How Does Always-On Broadband Internet Work?
How Does Always-On Broadband Internet Work?
In the distant past an Always-On Internet connection was the stuff of dreams. However, in an ever-more connected world remaining consistently and reliably connected to the Internet is becoming ever more important – and possible.
The Business Cost of Network Failure
A number of studies over the years have tried to estimate the impact of network failure on business infrastructure. The results make for some truly eye-watering reading. For example, it has been estimated that the average company without an always-on connection loses around 14 hours of productive time each year.
While that may sound bad enough, the financial impacts of infrastructure failure like this can be considerable. Another study estimated that every minute of Internet downtime costs an average company $5,400 (roughly £4,048). This clocks in at over $300,000 per hour of lost connection time.
How Do Internet Connections Fail?
In this day and age, it may initially seem shocking that so many companies are affected by poor network reliability. However, a deeper investigation reveals a gamut of impacts on network performance. Some of the more notable factors include:
Severe Weather – In cases where above-ground cabling is used, strong winds and other catastrophic weather conditions can down cabling, leading to connection problems.
Downed Telephone Lines – Phone lines don’t just fail in severe weather conditions, but can also receive damage as a result of poor maintenance, or obstructions such as falling trees or tall vehicles splitting the cable.
Cable Cuts – In terms of underground cabling, it is not uncommon for construction workers to accidentally cut through cabling without realizing its positioning.
In other words, there are a number of factors which can lead to a failed Internet connection, many of which are out of the control of either the end user or even the service provider. While these connections are invariably repaired, the solution can take hours or even days to accomplish. During that time, individuals in the area can be affected with minimal or non-existent Internet access.
What Do Downtime SLA’s Actually Mean in Practice?
An always-on connection is so key to many companies and institutions it is little wonder that an increasing number of web hosts and ISPs offer a “Service Level Agreement”. The SLA is designed to assure consumers just how “reliable” their internet connection is likely to be.
A common number used is 99% uptime – but what does this really mean in practice? After all, 99% uptime sounds quite impressive – but is it?
A service provider offering 99% uptime actually equates to a potential loss of service for 7 hours and 12 minutes each month. Depending on the frequency, duration and time-of-day such outages can still be a significant inconvenience.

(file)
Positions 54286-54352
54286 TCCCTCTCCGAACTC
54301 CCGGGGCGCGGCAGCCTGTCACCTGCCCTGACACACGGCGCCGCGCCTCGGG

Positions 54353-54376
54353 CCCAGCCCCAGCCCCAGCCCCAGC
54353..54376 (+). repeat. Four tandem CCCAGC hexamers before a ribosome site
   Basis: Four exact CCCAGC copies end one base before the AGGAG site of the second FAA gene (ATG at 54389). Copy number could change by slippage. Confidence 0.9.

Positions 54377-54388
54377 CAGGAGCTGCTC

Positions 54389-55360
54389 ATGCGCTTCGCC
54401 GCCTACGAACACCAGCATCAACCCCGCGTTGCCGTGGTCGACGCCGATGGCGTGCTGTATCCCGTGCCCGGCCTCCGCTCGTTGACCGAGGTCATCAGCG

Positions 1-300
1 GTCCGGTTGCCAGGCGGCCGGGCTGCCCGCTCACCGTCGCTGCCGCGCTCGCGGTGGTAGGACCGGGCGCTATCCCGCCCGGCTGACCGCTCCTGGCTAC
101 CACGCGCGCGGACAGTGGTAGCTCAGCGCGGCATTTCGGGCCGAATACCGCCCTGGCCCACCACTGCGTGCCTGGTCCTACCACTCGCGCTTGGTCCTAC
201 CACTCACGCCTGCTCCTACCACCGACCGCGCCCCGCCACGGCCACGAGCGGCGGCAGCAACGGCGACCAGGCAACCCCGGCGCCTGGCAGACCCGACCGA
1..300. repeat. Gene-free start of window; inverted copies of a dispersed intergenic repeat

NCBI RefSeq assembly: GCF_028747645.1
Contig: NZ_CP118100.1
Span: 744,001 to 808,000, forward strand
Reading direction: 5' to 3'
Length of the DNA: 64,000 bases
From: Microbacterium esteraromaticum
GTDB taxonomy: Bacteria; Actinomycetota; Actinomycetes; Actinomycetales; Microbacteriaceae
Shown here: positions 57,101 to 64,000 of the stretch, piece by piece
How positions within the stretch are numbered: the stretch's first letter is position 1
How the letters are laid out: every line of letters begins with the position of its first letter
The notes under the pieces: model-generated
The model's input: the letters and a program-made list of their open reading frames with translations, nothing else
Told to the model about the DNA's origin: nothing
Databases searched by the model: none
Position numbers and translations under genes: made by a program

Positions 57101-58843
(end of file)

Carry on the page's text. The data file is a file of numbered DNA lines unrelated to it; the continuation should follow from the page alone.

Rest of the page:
Better still are those providers who offer 99.9% availability, where the potential loss is shortened considerably to just 43 minutes and 12 seconds.
For companies requiring the most reliable broadband service of all, even this can be a major issue.After all, a trader losing out on 43 minutes of transactions could lose vast sums before their Internet connection is restored.
This is where a tiny handful of companies like Luminet come in, offering an unrivalled 100% SLA.
The obvious question is quite how this is achieved? After all, with all the potential risks discussed earlier, how does a service provider mitigate these factors to offer 100% connectivity?
How Always-On Internet Connections Protect You
100% always-on Internet makes use of a concept known as “business continuity failover”. This is simply defined as the utilization of a system which automatically transfer control to a duplicate system when the first stops working.
In the case of Luminet, two different broadband offerings are used. Firstly, Luminet offer standard fibre broadband with bandwidth capabilities up to 5Gbps. The failover comes in the form of Luminet’s widely-respected “Luminet Wireless Lite or Pro”. Here wireless microwave technology is used to offer similar speeds, with an SLA of 99.95%.
Combined, these two services operate concurrently, switching from standard fibre to wireless lite or pro in the case of interruption, a process that takes as little as 60 seconds. This offers almost uninterruptible levels of Internet connectivity, and reliability that even the most demanding clients have found greatly exceeded their expectations.